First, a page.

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Lagoons represent nearly 13% of the shoreline globally and around 5% in Europe. Coastal lagoons are shallow water bodies separated from the ocean by a barrier (e.g., narrow spit), connected at least intermittently to the ocean by one or more restricted inlets, and usually geographically oriented parallel to the shore-line. Coastal lagoons are flexible and usually able to cope with environmental change, yet nowadays they are under threat. This is partly due to climate change impacts (for example, sea-level rise and hydro-meteorological extreme events) but also due to more direct human activities and pressures. The book focuses on addressing these challenges through integrated management strategies seen in a land-sea and science-stakeholder-policy perspective. Pan-European management challenges are seen from the context of the perspectives of Policy, Environment and Modelling. Four case study lagoons in different geographical locations in Europe provide examples of some of the practical experiences and results around these challenges. Possible impacts on drainage basins and lagoons are introduced through integrated scenarios which were developed through a multi-science and land-lagoon science perspective combined with interactions and contributions from stakeholders and citizens. Issues around climate change impacts on environmental conditions in both drainage basins and lagoons are also included. The book derives from a collaborative EC-funded project entitled 'Integrated Water Resources and Coastal Zone Management in European Lagoons in the Context of Climate Change' comprising nine partner institutes with a wide diversity in the scientific disciplines covered. Editors: Ana I. Lillebo, University of Aveiro, Portugal; Per Stalnacke, Bioforsk, Norwegian Institute for Agricultural and Environmental Research, Norway; Geoffrey D. Gooch, University of Dundee, Scotland, UK
Oil palms are ubiquitous--grown in nearly every tropical country, they supply the world with more edible fat than any other plant and play a role in scores of packaged products, from lipstick and soap to margarine and cookies. And as Jonathan E. Robins shows, sweeping social transformations carried the plant around the planet. First brought to the global stage in the holds of slave ships, palm oil became a quintessential commodity in the Industrial Revolution. Imperialists hungry for cheap fat subjugated Africa's oil palm landscapes and the people who worked them. In the twentieth century, the World Bank promulgated oil palm agriculture as a panacea to rural development in Southeast Asia. As plantation companies tore into rainforests, evicting farmers in the name of progress, the oil palm continued its rise to dominance, sparking new controversies over trade, land and labor rights, human health, and the environment. By telling the story of the oil palm across multiple centuries and continents, Robins demonstrates how the fruits of an African palm tree became a key commodity in the story of global capitalism, beginning in the eras of slavery and imperialism, persisting through decolonization, and stretching to the present day.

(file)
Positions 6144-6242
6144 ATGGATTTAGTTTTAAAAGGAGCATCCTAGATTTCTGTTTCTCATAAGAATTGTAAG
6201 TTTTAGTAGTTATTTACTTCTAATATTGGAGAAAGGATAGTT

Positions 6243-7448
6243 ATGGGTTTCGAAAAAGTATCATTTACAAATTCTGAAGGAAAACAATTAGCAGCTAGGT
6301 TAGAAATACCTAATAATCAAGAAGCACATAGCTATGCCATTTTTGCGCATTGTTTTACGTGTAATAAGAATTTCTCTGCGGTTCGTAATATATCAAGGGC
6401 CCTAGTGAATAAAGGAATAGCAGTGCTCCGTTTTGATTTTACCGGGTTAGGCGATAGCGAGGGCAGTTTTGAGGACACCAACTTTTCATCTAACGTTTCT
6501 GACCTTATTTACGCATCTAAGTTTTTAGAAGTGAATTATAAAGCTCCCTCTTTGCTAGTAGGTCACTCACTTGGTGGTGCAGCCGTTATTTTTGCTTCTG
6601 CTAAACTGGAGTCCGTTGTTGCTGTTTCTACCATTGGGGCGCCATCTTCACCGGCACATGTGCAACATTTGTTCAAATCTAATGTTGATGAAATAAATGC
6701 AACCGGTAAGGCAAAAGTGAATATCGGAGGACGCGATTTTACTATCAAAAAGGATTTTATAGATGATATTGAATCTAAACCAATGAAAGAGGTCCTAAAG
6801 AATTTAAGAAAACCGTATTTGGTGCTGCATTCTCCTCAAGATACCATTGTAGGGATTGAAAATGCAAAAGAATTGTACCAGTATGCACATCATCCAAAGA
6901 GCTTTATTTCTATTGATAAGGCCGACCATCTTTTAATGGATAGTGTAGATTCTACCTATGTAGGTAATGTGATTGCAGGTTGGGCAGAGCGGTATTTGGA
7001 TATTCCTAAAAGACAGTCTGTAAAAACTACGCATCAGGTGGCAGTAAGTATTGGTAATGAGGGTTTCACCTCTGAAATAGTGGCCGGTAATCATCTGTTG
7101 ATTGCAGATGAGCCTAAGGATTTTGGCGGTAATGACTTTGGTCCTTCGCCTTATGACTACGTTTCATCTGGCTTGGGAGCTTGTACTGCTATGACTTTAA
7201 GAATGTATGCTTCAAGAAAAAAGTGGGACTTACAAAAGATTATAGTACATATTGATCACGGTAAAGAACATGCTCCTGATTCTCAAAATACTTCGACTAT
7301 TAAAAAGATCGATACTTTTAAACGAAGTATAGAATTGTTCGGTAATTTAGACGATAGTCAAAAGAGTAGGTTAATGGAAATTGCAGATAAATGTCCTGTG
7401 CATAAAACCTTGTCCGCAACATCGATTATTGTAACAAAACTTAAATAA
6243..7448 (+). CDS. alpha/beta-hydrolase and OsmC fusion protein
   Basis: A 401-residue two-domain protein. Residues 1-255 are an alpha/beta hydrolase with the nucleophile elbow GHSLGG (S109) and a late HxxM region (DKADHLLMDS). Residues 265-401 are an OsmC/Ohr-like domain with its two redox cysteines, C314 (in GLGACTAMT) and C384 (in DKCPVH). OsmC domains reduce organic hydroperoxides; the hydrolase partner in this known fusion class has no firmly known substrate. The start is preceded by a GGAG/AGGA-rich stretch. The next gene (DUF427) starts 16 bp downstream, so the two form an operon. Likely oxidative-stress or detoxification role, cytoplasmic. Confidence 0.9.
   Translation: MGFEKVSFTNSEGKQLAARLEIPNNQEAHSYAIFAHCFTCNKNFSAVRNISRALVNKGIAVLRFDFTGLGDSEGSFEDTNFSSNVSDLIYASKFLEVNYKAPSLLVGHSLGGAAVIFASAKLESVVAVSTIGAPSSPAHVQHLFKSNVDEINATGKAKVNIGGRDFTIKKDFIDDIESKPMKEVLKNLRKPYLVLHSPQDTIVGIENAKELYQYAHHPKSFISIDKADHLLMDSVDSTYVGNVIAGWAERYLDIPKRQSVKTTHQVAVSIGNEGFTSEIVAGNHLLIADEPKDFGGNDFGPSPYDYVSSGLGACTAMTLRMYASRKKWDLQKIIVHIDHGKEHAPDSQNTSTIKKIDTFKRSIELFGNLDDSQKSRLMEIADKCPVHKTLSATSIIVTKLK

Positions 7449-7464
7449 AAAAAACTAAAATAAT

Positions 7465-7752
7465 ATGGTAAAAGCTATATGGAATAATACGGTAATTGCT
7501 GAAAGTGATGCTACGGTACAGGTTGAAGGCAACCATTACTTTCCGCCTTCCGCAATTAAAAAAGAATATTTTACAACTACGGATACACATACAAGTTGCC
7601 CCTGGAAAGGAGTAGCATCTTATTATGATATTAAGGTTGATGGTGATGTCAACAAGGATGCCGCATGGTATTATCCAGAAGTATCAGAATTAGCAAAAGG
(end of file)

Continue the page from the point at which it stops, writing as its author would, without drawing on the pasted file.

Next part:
Groundbreakers describes an amazing technical journey in man's effort to find and produce oil and gas, with more than 450 pages and 130 illustrations. This is the first ever, comprehensive account of how upstream technology developed. The story is packed with human drama, extraordinary innovation and oversized personalities who dared to dream. By any standards, the story is unmatched for the sheer physical and intellectual bravado of its key players. The book relies on interviews with more than 125 technical leaders in the upstream and an exhaustive review of literature and patents since the mid-19th century. In addition, the book features timelines for exploration, drilling, reservoir engineering and production engineering innovations. There are copious endnotes and references, including an index of the key players.